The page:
Politicians should look in mirror to see why trust is low
CALLAGHAN; The News Tribune
It's nice to know we can trust politicians to take full advantage
of the whole trust-in-government issue.
When trust is absent, trust is everywhere. Rhetorically, at least.
Gov. Gary Locke's tough-love budget will help restore trust in government,
we're told. New attempts to let the state auditor grade the performance
of agencies will do it if the budget doesn't.
And every transportation plan has been portrayed as the vital first
step toward rebuilding trust.
Advice to legislators: If your bill is in trouble this session, reposition
it as an attempt to restore the relationship between government and
the people. Make sure to drop Tim Eyman's name a few times.
All this talk of trust in government presumes three things: That people,
in fact, mistrust their government; that this is something new; and
that whatever fix government comes up with can be trusted enough to
do any good. (Groucho Marx was quoted once as saying: "Politics
is the art of looking for trouble, finding it everywhere, diagnosing
it incorrectly and applying the wrong remedy.")
Polls certainly show that trust is declining. One long-running poll
conducted by the National Election Studies program at the University
of Michigan showed that in 1958, 73 percent said they trusted the
federal government "most of the time" or "just about
always." That dropped to 36 percent in 1974 after those two notorious
trustbusters, Vietnam and Watergate. It fell to 21 percent in 1994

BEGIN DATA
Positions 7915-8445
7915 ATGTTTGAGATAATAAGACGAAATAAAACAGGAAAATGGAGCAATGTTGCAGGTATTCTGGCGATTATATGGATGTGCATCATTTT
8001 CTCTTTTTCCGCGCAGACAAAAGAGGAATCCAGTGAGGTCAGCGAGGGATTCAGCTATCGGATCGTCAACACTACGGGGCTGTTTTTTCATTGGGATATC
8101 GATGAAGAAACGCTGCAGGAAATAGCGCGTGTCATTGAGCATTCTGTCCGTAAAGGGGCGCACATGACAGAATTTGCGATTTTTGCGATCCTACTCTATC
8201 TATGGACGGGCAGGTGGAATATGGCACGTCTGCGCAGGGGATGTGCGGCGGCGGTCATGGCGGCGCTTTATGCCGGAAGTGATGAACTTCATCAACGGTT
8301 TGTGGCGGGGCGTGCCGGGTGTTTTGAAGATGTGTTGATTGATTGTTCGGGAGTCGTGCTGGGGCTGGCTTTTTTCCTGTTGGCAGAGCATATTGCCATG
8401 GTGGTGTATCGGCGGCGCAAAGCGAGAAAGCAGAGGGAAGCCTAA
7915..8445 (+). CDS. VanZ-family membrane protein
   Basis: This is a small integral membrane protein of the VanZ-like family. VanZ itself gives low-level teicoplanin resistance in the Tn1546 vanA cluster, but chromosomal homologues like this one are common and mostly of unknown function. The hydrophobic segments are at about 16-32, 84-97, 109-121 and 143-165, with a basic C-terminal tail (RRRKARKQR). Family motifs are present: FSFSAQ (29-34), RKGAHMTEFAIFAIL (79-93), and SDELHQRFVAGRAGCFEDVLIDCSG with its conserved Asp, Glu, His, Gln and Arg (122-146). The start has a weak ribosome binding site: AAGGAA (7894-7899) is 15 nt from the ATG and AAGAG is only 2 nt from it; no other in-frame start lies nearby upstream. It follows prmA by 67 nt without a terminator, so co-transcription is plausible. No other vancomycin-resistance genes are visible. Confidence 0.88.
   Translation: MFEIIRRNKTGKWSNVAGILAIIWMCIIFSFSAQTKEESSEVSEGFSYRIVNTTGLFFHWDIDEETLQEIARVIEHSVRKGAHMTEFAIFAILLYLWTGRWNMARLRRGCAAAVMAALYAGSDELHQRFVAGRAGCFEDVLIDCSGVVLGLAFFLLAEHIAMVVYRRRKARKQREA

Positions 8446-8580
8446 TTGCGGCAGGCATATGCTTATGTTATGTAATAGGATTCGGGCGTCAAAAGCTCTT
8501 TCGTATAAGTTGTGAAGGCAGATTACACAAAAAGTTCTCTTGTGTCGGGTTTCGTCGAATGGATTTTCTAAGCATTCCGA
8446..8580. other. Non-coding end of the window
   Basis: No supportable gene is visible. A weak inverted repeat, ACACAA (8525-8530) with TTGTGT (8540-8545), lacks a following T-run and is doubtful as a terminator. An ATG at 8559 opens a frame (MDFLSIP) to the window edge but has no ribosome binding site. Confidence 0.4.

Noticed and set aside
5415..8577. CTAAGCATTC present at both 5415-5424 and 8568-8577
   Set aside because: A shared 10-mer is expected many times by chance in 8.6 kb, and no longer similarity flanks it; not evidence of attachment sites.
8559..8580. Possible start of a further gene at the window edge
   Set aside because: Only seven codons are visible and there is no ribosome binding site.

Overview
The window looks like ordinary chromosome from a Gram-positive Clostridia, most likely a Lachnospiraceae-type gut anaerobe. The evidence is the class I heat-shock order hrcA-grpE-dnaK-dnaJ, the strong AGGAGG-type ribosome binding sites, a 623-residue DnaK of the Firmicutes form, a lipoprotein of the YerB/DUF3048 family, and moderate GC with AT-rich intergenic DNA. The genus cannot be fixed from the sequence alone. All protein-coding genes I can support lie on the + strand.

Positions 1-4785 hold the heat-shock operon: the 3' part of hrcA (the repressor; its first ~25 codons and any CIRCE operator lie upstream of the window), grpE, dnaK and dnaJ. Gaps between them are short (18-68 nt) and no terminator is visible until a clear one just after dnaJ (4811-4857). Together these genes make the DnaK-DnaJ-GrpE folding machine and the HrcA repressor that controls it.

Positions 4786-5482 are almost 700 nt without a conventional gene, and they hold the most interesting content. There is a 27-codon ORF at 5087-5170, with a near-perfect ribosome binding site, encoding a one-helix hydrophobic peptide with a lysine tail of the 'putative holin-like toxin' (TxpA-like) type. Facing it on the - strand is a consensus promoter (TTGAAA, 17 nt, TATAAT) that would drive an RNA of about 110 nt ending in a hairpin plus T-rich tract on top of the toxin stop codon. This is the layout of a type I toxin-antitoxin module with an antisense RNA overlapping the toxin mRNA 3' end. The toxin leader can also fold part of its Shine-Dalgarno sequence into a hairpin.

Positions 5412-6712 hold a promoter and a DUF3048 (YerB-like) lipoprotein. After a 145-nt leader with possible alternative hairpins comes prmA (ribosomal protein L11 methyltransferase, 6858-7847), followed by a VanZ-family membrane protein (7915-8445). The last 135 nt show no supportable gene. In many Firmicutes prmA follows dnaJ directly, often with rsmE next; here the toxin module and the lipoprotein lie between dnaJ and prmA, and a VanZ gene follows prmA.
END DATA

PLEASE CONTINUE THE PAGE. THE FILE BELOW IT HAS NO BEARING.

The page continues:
but had climbed back to a still-low 44 percent in 2000.
So, if we can trust the polls, Americans don't trust their government
like they used to. And most big institutions - corporations, religion,
the news media - have seen a similar erosion in trust.
But another poll, this one by DDB Needham, suggests a broader societal
change. In 1960, 55 percent of those polled agreed that "most
people can be trusted." By 2000, only 33 percent of us trusted
Trust itself is a relative concept. Many don't trust government because
it might disappoint them and cause them to become disillusioned. But
others - particularly those in the immigrant and minority communities
- don't trust government because it might arrest them and cause them
to become incarcerated. Big difference.
But if we trust government less, what should we do about it? Isn't
some mistrust of government healthy? Would we have been better off
with a little more skepticism in the 1950s and early 1960s when polls
showed high levels of trust that turned out to be misplaced?
"Deconstructing Distrust," a 1998 study, stated that the
consequences of mistrust are complex but not necessarily all negative.
"The growth of this opinion since the 1960s has not been accompanied
by a commensurate loss of appetite for government programs or solutions,"
reported the Pew Research Center for the People and the Press. "Opinions
about using the government to solve important problems have changed
remarkably little over the past 30 years."
The main ill effect, the Pew center concluded, is that "interest
in public affairs, news from Washington and voting are victims of
low public esteem for politicians." Fewer than half of the eligible
voters cast ballots in 2000. Rather than look for new legislation
to rebuild trust, perhaps the remedy lies elsewhere, perhaps in the
mirror. Politicians who say what they think, regardless of the politics
and regardless of the consequences, are attractive to voters.
Voters only turn away when the spin doctors - fueled by campaign dollars
and a cynical press - define straight talk as reckless and changed
minds as waffling. Politicians say meaner things about politicians
than the rest of us ever could.
Only voters can make honesty and candor virtues again. When they do,
the smart politicians will take notice.
Peter Callaghan: 253-597-8657